Tight control of HLA class I and class II expression in villous and extra-villous trophoblast (VT and EVT, respectively) is essential for successful pregnancy outcome (6). In particular, the lack of HLA class II (-DP, -DQ and -DR) molecule expression on trophoblasts prevents maternal T cell allo-immune responses against paternal-derived antigens.

Previously, we demonstrated that aberrant expression of HLA-DR antigen in trophoblast cells can be found in about 40% of syncytiotrophoblast-derived extracellular vesicles (STBEVs), obtained from PE women by dual placental perfusion (3). The positivity for HLA-DR of STBEVs, found in a subset of PE cases, was confirmed by immunohistochemistry on placental sections. In particular, HLA-DR was expressed in syncytiotrophoblast, the cell type releasing the STBEVs in maternal circulation in vivo and representing the main maternal-fetal interface in the second half of pregnancy (6).

Here we assessed whether HLA-DR aberrant expression might be confirmed in STBEVs collected from the peripheral blood of women with clinical diagnosis of PE.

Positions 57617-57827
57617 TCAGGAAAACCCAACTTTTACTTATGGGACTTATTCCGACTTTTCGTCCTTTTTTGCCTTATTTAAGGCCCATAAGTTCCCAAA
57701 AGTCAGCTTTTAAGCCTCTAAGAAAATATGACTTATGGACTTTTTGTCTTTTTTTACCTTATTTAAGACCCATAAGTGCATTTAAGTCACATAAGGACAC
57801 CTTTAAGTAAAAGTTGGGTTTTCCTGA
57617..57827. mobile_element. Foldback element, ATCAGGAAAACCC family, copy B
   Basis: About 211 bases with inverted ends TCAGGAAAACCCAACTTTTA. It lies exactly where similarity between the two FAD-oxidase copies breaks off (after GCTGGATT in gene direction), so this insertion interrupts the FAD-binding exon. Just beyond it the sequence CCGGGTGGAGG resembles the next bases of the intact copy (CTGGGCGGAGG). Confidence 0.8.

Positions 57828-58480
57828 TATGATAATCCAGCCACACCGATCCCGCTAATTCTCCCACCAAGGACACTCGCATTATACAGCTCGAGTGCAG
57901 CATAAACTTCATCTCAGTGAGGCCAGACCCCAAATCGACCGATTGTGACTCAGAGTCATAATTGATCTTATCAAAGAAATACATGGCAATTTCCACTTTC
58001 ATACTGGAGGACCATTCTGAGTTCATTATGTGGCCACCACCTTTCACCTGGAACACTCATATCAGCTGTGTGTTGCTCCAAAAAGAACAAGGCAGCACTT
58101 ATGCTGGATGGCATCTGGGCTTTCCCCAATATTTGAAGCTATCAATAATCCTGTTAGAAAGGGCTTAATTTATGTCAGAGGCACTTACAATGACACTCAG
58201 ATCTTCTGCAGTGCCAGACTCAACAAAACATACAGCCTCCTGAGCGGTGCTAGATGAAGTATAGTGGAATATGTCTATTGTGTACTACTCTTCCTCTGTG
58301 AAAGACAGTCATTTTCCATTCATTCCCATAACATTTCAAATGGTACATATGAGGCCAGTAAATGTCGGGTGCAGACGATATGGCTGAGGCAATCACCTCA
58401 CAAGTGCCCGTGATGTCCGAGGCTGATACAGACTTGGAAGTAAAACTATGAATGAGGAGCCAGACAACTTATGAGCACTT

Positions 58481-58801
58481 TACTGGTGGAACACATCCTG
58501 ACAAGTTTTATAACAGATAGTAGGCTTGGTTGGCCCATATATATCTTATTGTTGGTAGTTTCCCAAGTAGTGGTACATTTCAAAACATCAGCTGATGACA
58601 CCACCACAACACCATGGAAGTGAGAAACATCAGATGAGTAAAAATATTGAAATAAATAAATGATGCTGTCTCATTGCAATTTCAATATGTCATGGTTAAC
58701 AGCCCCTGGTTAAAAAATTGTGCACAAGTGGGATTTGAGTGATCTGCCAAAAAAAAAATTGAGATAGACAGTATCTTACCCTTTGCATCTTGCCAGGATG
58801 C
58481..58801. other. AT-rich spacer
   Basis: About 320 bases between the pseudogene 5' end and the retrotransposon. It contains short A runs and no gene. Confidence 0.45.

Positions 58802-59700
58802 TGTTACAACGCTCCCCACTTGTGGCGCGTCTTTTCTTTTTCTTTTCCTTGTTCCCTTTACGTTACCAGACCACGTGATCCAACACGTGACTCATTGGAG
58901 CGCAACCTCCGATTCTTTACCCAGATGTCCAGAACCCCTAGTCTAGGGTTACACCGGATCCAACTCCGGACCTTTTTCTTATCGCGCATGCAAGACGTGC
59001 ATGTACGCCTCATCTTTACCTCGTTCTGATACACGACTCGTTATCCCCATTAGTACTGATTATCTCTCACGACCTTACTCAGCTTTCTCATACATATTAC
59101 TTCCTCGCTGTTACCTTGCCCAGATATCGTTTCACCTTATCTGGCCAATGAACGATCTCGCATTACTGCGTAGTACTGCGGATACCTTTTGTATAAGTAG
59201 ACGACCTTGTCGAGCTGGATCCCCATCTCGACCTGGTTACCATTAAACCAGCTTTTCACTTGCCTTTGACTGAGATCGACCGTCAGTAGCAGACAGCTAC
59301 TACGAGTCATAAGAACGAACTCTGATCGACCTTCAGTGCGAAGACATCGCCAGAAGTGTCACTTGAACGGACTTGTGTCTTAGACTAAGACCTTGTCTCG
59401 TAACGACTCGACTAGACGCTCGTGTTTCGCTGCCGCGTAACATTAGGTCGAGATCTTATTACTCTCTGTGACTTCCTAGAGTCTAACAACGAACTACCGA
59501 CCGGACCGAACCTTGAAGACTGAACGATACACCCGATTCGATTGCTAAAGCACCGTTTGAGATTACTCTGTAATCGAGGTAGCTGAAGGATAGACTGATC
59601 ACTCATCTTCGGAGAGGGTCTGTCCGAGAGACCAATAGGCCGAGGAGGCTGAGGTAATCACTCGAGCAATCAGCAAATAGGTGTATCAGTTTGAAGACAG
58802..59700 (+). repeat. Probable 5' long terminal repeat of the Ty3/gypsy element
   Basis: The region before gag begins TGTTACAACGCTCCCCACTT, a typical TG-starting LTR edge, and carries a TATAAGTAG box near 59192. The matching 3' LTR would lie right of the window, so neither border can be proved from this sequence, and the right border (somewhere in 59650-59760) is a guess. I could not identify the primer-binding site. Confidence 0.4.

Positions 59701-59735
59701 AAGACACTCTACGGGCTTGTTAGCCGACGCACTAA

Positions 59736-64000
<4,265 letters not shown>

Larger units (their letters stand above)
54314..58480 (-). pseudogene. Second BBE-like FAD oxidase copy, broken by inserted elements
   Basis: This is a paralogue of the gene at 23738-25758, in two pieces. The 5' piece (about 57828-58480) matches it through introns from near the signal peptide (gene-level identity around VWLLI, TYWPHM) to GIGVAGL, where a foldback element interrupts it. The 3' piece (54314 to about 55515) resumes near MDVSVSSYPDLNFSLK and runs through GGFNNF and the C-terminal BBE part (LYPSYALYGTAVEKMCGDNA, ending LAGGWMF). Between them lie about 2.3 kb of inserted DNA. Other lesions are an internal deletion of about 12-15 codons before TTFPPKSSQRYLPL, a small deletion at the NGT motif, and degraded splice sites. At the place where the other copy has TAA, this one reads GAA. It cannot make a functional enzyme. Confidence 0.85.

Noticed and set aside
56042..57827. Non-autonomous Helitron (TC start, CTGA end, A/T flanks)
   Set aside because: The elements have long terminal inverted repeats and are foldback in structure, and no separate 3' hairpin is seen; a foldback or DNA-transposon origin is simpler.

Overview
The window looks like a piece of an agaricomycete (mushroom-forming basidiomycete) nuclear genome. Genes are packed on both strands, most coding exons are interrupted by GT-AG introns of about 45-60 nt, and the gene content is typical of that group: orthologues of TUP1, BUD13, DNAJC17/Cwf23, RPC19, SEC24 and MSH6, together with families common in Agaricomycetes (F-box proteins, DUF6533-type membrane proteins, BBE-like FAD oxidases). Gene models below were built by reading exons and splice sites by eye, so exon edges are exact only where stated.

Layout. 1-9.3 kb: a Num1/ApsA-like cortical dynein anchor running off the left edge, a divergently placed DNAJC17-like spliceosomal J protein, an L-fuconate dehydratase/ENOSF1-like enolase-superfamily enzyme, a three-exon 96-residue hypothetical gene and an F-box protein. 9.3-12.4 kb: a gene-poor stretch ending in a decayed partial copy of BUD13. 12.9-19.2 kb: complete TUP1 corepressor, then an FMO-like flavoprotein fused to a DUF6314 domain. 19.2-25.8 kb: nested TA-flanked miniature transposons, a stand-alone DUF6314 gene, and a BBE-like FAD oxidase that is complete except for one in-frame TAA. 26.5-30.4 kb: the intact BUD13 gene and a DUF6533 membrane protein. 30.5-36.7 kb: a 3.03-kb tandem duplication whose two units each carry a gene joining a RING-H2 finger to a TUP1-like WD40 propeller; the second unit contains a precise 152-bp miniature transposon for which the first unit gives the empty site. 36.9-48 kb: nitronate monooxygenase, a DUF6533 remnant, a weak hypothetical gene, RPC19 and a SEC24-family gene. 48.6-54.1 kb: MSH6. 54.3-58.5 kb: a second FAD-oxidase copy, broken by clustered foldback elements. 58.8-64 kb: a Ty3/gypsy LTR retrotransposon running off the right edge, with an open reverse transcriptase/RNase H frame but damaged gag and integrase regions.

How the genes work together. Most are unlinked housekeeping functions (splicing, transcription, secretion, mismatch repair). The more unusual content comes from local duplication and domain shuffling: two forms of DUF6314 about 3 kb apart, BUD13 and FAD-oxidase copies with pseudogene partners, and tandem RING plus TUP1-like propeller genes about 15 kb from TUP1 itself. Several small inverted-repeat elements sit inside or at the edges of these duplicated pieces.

Materials and Methods

Patients and Sample

This study has been designed and conducted according to the principles of the Declaration of Helsinki and approved by the Ethics Committee of the Università Cattolica del Sacro Cuore of Rome, Italy. Written informed consent was obtained from all recruited individuals.

All women enrolled in this study were selected among those referring to the High Risk Pregnancy Unit and to the delivery suite of the Gemelli Hospital of Rome. For the identification of cases of PE we referred to the definition of the International Society for the Study of Hypertension in Pregnancy (ISSHP) (7). Control patients were recruited among those attending the Gemelli Hospital as outpatients for pregnancy routine medical examinations. Women with diabetes, obesity (BMI >30), pre-existing hypertension, autoimmune or infectious diseases or fetal abnormalities were excluded from control group. All cases and controls were matched for gestational age.

3 ml of venous blood was collected by venipuncture from the antecubital fossa in a tube with EDTA. Each sample was centrifuged twice at 3000 g for 30 minutes at 4°C, to obtain plasma, and then frozen in 500 μl aliquots at -80°C until use.